ABSTRACT: Purpose: To investigate white matter heterogeneity using a multichannel segmentation of a large sample of structural and diffusion magnetic resonance imaging (MRI) data. Materials and methods: A sample of 50 subjects was segmented using channels comprising exclusively structural (longitudinal and transverse relaxation times T1 and T2 and transverse relaxation rate R2*) and diffusion-based MRI indices (mean diffusivity and fractional anisotropy). These data were analyzed using a data driven approach in which no prior information was used. Results: The analysis revealed the splitting of white matter into two subclasses in which the longitudinal fasciculi were distinguished from inferior/superior ones. The distribution of the adopted indices in the obtained clusters showed that R2* was mainly responsible for this splitting. Conclusion: This result supports the observation, previously hypothesized in the literature, that R2* is influenced by the fiber orientation.
    Full-text · Article · Jan 2013 · Journal of Magnetic Resonance Imaging
  • [Show abstract] [Hide abstract]
    ABSTRACT: The principles of functional specialization and integration in the resting brain are implemented in a complex system of specialized networks that share some degree of interaction. Recent studies have identified wider functional modules compared to previously defined networks and reported a small-world architecture of brain activity in which central nodes balance the pressure to evolve segregated pathways with the integration of local systems. The accurate identification of such central nodes is crucial but might be challenging for several reasons, e.g. inter-subject variability and physiological/pathological network plasticity, and recent works reported partially inconsistent results concerning the properties of these cortical hubs. Here, we applied a whole-brain data-driven approach to extract cortical functional cores and examined their connectivity from a resting state fMRI experiment on healthy subjects. Two main statistically significant cores, centered on the Posterior Cingulate Cortex and the Supplementary Motor Area, were extracted and their functional connectivity maps, thresholded at three statistical levels, revealed the presence of two complex systems. One system is consistent with the Default Mode Network (DMN) and gradually connects to visual regions, the other centered on motor regions and gradually connects to more sensory-specific portions of cortex. These two large scale networks eventually converged to regions belonging to the medial aspect of the DMN, potentially allowing inter-network interactions.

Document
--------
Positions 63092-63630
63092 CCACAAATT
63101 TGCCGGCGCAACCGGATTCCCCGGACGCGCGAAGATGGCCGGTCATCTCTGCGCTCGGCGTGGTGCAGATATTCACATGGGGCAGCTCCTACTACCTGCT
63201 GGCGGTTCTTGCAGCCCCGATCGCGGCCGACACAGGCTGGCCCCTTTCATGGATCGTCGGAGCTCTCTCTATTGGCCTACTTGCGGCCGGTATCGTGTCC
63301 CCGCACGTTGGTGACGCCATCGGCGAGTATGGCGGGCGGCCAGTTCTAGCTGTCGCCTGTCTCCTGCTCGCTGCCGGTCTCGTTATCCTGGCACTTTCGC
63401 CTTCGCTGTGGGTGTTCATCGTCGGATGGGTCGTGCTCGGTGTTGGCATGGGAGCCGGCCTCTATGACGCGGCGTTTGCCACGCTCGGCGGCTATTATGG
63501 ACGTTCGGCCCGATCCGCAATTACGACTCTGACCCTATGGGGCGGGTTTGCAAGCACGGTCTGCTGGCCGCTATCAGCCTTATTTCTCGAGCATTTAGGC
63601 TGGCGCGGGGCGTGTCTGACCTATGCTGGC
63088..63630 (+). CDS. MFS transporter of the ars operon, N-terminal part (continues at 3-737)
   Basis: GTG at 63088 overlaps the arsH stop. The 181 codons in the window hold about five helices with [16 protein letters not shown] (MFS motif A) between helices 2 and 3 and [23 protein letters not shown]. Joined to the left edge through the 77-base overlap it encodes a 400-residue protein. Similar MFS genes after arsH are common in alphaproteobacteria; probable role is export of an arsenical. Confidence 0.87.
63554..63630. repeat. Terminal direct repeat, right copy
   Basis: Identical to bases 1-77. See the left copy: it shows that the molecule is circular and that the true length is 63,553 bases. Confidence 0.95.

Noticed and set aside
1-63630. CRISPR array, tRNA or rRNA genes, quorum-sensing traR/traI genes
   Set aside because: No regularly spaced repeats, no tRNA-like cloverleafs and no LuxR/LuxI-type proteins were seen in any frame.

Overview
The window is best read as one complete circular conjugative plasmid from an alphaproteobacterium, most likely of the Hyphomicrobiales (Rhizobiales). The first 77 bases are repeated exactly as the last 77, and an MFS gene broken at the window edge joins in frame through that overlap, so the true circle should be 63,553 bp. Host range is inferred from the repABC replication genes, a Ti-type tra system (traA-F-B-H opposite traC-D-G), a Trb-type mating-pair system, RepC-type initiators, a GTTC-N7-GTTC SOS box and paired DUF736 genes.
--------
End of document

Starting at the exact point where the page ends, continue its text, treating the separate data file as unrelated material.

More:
No preview · Article · Dec 2012 · NeuroImage
  • Source
    Dataset: Neuron

    Full-text · Dataset · Nov 2012
  • Francesco de Pasquale · Laura Marzetti
    [Show abstract] [Hide abstract]